Tuesday's Republic had an interesting story about SB 1070's effect on the missionary efforts of the Mormon Church. Well, I thought it was going to be interesting until I realized that the key assertion was simply made up. The headline was provocative.
Arizona immigration law fallout harms LDS Church outreach
In the body of the story, we read this interesting "fact."
Many Latinos who view the new law as unjust and discriminatory blame not only Pearce but the Church of Jesus Christ of Latter-day Saints. That is making it hard for Mormons to proselytize to the state's 1.8 million Latinos, whom the church views as key to future growth.
Wow, really. That would be interesting. Of course since reporter Daniel Gonzalez doesn't site any sources for this "fact" we have no idea if it's actually true. Sure, he has a examples of Hispanics who oppose the law and direct their anger at the LDS church. But Gonzales provides no support for the assertion that is the essence of the article. He simply proclaims it to be true.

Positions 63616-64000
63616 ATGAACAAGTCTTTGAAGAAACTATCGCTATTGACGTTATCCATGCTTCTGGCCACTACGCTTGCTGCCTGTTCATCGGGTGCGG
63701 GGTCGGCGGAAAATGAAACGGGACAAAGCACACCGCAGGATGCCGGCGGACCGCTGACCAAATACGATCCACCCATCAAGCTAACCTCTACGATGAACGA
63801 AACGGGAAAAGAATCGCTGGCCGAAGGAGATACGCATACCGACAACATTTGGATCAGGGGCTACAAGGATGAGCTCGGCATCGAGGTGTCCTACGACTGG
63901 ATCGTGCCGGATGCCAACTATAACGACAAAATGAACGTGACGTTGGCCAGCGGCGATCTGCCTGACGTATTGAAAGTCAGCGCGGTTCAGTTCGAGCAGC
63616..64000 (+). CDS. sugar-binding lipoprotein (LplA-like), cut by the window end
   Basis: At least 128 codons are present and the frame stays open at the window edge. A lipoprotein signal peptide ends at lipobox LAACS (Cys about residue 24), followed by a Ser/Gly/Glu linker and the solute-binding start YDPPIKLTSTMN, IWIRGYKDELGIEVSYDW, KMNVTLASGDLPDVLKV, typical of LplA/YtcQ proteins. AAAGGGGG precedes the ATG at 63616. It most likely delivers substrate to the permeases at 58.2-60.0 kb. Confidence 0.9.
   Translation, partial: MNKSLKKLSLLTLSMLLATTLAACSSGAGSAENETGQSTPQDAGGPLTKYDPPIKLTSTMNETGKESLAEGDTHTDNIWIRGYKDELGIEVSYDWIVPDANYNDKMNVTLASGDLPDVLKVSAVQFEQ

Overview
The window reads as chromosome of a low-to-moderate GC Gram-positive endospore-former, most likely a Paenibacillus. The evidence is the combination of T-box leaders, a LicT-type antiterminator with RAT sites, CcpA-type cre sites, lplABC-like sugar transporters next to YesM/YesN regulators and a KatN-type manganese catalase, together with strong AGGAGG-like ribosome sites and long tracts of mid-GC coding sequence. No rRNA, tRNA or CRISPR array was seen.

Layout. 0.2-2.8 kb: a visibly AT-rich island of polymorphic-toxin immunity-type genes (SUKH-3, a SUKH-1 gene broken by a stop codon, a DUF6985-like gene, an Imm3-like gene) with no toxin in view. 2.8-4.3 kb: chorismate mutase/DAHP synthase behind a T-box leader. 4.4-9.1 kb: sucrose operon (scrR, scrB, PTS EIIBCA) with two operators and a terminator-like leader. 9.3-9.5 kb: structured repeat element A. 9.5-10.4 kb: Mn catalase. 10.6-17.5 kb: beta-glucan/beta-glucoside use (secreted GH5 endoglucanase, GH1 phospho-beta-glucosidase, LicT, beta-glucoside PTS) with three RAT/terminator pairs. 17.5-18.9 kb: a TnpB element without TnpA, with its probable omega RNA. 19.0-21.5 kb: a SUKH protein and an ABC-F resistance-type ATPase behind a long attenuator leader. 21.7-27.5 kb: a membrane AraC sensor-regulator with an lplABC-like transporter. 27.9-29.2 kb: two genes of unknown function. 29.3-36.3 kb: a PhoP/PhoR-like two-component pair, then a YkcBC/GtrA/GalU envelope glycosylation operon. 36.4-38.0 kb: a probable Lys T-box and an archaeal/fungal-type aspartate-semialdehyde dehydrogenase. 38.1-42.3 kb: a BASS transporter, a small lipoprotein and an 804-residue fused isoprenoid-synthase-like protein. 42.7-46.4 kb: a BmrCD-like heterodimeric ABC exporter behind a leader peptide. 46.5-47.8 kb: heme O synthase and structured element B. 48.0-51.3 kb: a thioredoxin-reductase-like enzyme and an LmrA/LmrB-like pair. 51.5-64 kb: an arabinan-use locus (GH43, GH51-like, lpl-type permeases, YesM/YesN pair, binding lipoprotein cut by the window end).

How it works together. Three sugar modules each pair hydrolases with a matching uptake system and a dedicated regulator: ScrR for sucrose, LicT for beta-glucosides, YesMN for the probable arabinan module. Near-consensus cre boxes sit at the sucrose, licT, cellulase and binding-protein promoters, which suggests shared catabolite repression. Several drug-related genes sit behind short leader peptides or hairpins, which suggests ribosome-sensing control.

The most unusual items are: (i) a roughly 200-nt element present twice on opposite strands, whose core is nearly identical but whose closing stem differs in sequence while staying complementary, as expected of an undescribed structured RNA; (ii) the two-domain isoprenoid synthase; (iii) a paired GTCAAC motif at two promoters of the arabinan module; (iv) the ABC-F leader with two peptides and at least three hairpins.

Is that what they teach in J school these days? If you really don't like a law, you can simply make up an angle, assert a fact and publish the story? Are there no editors? You know, the curmudgeonly guy in the stained shirt who makes the cub reporter go verify every assertion, balance every statement and eliminate every bias?
No, there's not. That guy--if he ever existed outside of the TV Show Lou Grant--has long ago been laid off and is now making $7.25 an hour editing garage sale announcements in the Supper Shopper.
Newspapers are not disappearing because they have lost their relevance. They are disappearing because they have lost their credibility.